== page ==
Ms. Mason said that she was happy that the Bus Time text system now includes the time until the next bus, but this information is often inaccurate. Mr. Vidal replied that this information is calculated by an algorithm that makes use of schedule and bus speed information, but as they get more data and more information these factors will be worked into the algorithm. Ms. Mason said that the next bus boards on SBS routes are always wrong as well.
Ms. Shannon wanted to know how NYC Transit will guard against the obsolescence of the systems being installed while the Control Center is being constructed and fitted out. She also suggested incorporating visualization and ongoing training in the command center. Mr. Vidal said that obsolescence is a huge concern. The successful bidder has a plan that includes establishing a training center that will be in place while the project is progressing.
Mr. Greif asked if the control center will communicate with Access-a-Ride. Mr. Vidal said that they have to do better in this area, as communication is now one-on-one and very linear. Mr. Greif noted cases where Access-a-Ride has assisted when buses have had problems. Mr. Vidal acknowledged that Buses should be connected to Access-a-Ride in the same way as the Rail Command Center.
Mr. Albert asked if the switchover to the new system will be instantaneous. Mr. Vidal responded that the switchover will be bus by bus, and both command centers will be operating for some time.
Mr. Greif asked if new buses will be equipped with the new system. Mr. Vidal said that since the approval of the radio contract all buses will be delivered with the new system.
Ms. Prentiss asked if NYC Transit is getting rid of high floor buses. Mr. Vidal said that by the end of the current Capital Program there will be less than 150 and their number is dropping dramatically. Ms. Prentiss said she has a problem with ramps in new buses not being equipped for manual operation. Mr. Vidal said he would check into this.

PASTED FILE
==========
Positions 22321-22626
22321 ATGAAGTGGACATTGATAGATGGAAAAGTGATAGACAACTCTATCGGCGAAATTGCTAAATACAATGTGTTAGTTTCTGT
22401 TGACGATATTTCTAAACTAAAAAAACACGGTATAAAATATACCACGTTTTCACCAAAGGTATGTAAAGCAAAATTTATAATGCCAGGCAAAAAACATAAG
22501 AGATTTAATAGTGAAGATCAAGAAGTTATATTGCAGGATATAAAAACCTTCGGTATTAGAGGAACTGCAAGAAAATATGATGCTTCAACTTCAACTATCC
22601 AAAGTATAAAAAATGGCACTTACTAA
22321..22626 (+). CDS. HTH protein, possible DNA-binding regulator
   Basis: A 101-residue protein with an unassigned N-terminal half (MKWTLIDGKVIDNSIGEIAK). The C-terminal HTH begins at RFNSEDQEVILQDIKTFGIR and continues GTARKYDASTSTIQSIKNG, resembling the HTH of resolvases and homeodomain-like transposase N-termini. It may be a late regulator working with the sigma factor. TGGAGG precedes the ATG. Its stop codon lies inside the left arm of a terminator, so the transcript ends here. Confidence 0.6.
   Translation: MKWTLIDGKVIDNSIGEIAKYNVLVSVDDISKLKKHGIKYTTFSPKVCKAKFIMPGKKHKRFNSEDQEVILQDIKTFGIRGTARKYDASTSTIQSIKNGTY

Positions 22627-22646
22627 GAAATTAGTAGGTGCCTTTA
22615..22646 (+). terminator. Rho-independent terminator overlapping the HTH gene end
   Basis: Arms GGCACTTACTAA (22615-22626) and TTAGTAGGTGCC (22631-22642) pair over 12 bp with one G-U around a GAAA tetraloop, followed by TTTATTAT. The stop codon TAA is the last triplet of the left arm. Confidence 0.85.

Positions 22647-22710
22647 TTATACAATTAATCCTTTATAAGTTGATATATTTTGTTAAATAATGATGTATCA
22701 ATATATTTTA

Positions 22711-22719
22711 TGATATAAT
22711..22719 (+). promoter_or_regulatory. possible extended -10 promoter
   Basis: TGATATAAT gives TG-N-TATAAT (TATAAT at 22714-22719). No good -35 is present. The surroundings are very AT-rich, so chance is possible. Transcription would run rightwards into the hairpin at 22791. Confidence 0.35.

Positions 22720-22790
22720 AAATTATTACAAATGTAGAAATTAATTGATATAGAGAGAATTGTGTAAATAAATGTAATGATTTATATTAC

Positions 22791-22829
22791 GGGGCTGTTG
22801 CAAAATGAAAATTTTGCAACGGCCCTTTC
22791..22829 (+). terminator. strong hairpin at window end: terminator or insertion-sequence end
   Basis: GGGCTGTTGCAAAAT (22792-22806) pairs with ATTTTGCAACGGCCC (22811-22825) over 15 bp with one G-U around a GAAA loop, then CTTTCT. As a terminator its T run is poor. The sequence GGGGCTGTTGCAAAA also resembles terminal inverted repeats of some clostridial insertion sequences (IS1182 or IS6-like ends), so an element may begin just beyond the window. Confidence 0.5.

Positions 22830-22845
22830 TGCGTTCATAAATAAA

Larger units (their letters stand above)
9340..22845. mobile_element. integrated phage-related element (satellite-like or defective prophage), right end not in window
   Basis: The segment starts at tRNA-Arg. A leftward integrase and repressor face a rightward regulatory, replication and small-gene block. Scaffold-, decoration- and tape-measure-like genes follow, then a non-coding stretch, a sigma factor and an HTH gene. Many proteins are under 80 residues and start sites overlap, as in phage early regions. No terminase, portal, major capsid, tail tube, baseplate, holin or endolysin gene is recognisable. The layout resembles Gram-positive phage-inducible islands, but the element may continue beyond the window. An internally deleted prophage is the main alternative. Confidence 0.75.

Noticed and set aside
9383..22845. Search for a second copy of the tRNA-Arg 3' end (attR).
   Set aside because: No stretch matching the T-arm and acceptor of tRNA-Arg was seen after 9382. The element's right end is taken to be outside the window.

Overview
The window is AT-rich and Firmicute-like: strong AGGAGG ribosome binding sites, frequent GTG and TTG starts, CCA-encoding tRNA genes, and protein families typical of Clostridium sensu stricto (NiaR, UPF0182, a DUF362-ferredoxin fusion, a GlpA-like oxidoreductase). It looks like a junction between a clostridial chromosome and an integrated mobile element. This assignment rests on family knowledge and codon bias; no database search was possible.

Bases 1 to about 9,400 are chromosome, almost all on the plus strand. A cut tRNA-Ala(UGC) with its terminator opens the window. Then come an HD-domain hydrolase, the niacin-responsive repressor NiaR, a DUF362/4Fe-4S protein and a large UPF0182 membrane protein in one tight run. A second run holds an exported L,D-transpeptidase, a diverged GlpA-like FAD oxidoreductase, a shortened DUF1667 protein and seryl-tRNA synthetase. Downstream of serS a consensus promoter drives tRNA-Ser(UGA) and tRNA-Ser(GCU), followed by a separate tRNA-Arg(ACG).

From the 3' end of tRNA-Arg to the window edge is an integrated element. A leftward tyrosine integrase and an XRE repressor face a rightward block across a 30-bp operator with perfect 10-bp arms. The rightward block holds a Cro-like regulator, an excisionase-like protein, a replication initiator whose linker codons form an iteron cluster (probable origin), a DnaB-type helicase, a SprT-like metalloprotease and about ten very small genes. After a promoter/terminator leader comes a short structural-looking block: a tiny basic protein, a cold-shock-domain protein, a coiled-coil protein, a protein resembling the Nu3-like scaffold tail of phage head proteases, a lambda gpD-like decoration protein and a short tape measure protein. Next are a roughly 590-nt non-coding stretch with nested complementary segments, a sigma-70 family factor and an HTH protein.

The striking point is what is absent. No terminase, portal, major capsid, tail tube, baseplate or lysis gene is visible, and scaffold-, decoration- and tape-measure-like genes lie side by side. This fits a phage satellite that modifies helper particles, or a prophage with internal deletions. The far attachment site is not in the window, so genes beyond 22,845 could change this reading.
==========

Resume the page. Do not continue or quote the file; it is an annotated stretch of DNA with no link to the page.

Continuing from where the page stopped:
Debra Greif suggested that NYC Transit they use retired buses for MetroCard sales. Mr. Vidal said that the buses being retired are beyond their useful life.
Stuart Goldstein asked whether NYC Transit purchase the buses used in Albany.
Mr. Vidal replied that these are made by Gillig, who will not bid on MTA contracts. Old Business
Trudy Mason asked that a letter be sent asking for a formal response to her issues with buses bearing “Next Bus Please” signage
Ms. Prentiss commented that there are still major issues with buses being short turned. Ms. Shannon responded stating that they are looking into the issue. Ms. Prentiss said that she recently had a 37 minute wait for a Bx7 bus.
Ms. Prentiss said she heard that MTA’s Senior Advisory Council got to see new buses. Ms. Mason said that she did not know about this group. William Henderson said it is a group administered by NYC Transit and that PCAC staff attend its meetings. Ms. Prentiss proposed that the anytime there is information about an opportunity to see new buses, the members receive a copy. It was agreed that members would be informed of these opportunities. Ms. Mason said that anytime staff is informed of an event that may be of interest they should inform members.
Ms. Prentiss noted that Uber is trying to get business from Access-a-Ride. She noted that it is good that Access-a-Ride is getting more MV1 vehicles, but that Access-a-Ride is costly and the real solution is more accessible taxis.
Ms. Prentiss wanted to know when the permanent South Ferry subway station would open. Mr. Albert said he would find out.
Mr. Goldstein asked whether the Council will get an explanation of the reason the 34th Street-Hudson Yards station has leak problems.
The meeting was adjourned at 2:00 p.m.